New re-release of Square Enix Final Fantasy 1, 2 and 3 We are working hard and deserve your attention. But there is definitely room for improvement in patches and future ports.
The classic Final Fantasy has a “version problem”. When it comes to FF1 to FF6, there is no really definite version to point to and tell the player “this is the one to play”. The new Pixel Remaster versions do not solve this problem, but they are certainly some of the easiest to recommend versions.
These games have been adjusted and adjusted in the usual clever ways. Although there are new sprite jobs that may diverge from games in the 16-bit era, compared to the NES version, this is a perfect fit and an undeniable improvement—especially, I think the world looks great. Some people will like subtle balance changes that some people won’t like-in general, this NES trio has become more forgiving and therefore easy to use.
The absolute best puzzle is new music, which features a sublime arrangement supervised by the original FF master Nobuo Uematsu. Uematsu’s work in FF1-3 is very interesting-simpler, more streamlined, and more like typical video game music-however, the brilliance that made him an industry leader did not appear in the flash, but was continuous and bright. Glare.
This kind of soundtrack will help players who discovered these early Final Fantasy game design weaknesses in the late 1980s through hardened or dull task drawing-that’s just that good. I pay tribute to all those who participated in the soundtrack; one aspect of these versions seems certain-I sincerely hope that the next three games will do the same, they are facing the even more unpleasant replacement of the already great SNES sound chip Prospects.
However, the original soundtrack is definitely the only one among these remakes. Everything else is a bit… doubtful. The debate over which version of these Final Fantasy games people should play will continue to be fierce.
First, the lack of content. These versions of the game are based on the original NES-and only the original NES. This means that the content added in the later version does not exist. This is rough and smooth; on the one hand, it means that the MP system that was introduced in the later FF and retrospectively installed in the subsequent version of FF1 no longer exists, and the original “charging”-based magic is restored. It was a victory. On the other hand, both FF1 and FF2 have seen important new content on Game Boy Advance. New dungeons and super bosses can challenge experienced players and extend the game experience. The GBA version of FF2 loses the most-the entire post-game story activity launched from the menu-a mini sequel that serves as the perfect ending to the overall story of the game.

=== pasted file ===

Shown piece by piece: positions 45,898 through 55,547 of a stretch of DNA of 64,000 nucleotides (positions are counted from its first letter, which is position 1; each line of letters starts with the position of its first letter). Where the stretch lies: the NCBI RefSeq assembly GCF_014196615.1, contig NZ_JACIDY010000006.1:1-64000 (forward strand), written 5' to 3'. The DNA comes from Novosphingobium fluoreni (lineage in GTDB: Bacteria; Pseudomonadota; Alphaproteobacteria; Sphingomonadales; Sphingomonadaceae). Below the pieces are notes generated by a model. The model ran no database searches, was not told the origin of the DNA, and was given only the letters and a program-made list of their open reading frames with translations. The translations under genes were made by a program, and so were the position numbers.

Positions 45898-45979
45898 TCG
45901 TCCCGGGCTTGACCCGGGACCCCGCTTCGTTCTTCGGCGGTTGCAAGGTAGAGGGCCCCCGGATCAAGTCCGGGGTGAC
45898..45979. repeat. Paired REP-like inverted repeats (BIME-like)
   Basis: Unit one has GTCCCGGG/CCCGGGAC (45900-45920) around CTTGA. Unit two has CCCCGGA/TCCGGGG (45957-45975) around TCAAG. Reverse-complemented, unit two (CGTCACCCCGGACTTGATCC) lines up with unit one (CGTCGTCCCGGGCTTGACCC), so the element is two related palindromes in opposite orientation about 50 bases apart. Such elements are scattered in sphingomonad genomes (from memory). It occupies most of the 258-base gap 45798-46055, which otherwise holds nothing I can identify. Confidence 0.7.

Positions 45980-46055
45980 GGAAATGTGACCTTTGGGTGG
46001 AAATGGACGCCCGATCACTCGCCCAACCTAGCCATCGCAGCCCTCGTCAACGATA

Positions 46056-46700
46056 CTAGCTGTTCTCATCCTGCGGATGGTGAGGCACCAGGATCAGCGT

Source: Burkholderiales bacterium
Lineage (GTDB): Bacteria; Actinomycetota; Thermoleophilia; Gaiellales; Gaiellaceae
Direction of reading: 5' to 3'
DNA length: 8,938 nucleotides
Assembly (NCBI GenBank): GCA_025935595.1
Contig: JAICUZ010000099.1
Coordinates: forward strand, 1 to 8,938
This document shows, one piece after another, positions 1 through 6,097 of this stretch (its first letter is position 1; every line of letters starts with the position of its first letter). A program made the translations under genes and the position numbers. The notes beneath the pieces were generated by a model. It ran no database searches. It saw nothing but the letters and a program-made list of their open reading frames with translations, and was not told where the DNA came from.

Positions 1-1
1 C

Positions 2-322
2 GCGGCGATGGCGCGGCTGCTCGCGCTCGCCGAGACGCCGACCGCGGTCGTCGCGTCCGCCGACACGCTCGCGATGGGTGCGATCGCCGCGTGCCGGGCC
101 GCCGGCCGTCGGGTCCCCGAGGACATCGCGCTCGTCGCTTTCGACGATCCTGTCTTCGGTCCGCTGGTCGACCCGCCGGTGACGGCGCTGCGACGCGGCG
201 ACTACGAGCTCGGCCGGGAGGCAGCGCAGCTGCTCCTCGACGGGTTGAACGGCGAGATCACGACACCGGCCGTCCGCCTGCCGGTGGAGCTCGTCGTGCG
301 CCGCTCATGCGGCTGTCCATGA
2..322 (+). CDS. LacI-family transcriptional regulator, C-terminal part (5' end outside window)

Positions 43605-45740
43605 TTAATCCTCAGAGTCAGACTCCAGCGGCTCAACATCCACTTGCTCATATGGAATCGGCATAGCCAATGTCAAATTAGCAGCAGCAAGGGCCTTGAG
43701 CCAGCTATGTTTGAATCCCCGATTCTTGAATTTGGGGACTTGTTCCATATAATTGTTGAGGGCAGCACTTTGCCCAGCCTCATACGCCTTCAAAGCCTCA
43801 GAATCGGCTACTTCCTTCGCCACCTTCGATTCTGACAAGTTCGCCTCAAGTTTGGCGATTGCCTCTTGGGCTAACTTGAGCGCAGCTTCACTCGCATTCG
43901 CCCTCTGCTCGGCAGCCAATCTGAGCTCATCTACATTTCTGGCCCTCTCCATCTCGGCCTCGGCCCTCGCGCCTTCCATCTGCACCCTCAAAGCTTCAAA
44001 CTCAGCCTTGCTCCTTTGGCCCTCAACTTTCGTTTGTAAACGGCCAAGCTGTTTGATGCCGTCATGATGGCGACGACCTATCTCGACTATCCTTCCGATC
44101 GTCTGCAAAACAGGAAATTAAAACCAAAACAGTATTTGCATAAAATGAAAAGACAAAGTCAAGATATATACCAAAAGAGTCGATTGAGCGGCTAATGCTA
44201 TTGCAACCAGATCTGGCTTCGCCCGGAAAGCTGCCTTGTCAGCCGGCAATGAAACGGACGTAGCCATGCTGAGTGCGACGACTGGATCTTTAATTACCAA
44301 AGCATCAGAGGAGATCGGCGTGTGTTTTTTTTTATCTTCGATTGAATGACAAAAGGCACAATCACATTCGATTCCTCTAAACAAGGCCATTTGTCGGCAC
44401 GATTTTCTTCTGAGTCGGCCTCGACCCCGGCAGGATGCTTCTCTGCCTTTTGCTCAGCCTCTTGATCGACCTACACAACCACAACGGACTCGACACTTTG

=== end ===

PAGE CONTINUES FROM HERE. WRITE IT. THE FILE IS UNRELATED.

As mentioned earlier, Genie Work is an undeniable improvement to the NES version, but compared to platforms such as GBA and PSP, it will be a matter of taste. Changes in the balance will inevitably split. These are lovely versions of these games, but it really feels like I missed the opportunity to provide an absolutely authoritative version.
Some of these problems cannot be completely resolved. People will inevitably argue about elves. There is nothing you can do without graphics style switching. The same goes for balance changes-although in this case switching to NES original exchange rebalancing statistics seems more reasonable. However, the biggest lack is the content-although it is not the core of the game, the lack of these things is a bit bad, because these additional content does bring the subsequent versions of FF1 and FF2 to life.
Indeed, Square Enix does not have the best track record of following up on these versions with patches and updates to maximize the display of these classic games-but people do hope that all of these can be resolved in the console version and also as a version update Coming to PC and mobile devices. Square Enix has made such adjustments through certain re-releases in the past-although as mentioned earlier, their record on such things is very uneven.
Since the announcement of these games, I have seen a lot of abdominal pain about this, but let’s put the cards on the table: FF Pixel Remasters will come to the console. To be honest, in fact, the news about the work of these versions is underway, and the gossip has already begun. This is how Square Enix works. If you look at “Final Fantasy 9,” it was ported to iOS, Android and PC in 2016. In the second year, the PS4 version followed closely — and later, it landed on Switch and Xbox. The same is true for FF7. It entered iOS a few months before it landed on PS4 and gradually switched to other platforms. Pixel Remasters will definitely be the same.
If we accept that these versions are indeed coming and they are only staggered, then the next question is what can be changed by Square Enix to improve future products. They can certainly improve the damn font, because hardworking people have figured out how to change the Pixel Remaster font to a better font. But can they also consider additional features or additional content? I certainly hope so.
However, even if the company chooses to change these choices, these remakes are still quite reasonable ways to play these classic games. This is of course the only official way to play the English original 2D Final Fantasy 3, but for FF1 and 2, it is now a respected port on modern devices, replacing some of the previous very bad mobile and PC efforts.
Nevertheless, if you can access them, I still recommend considering at least the PSP and GBA versions of FF1 and 2. As mentioned above, which one you choose depends on personal preference. However, if you add content later, these will be the final version. So come on, Square-get the job done! Go against the trend-and provide some truly definite versions.
') ); }); });}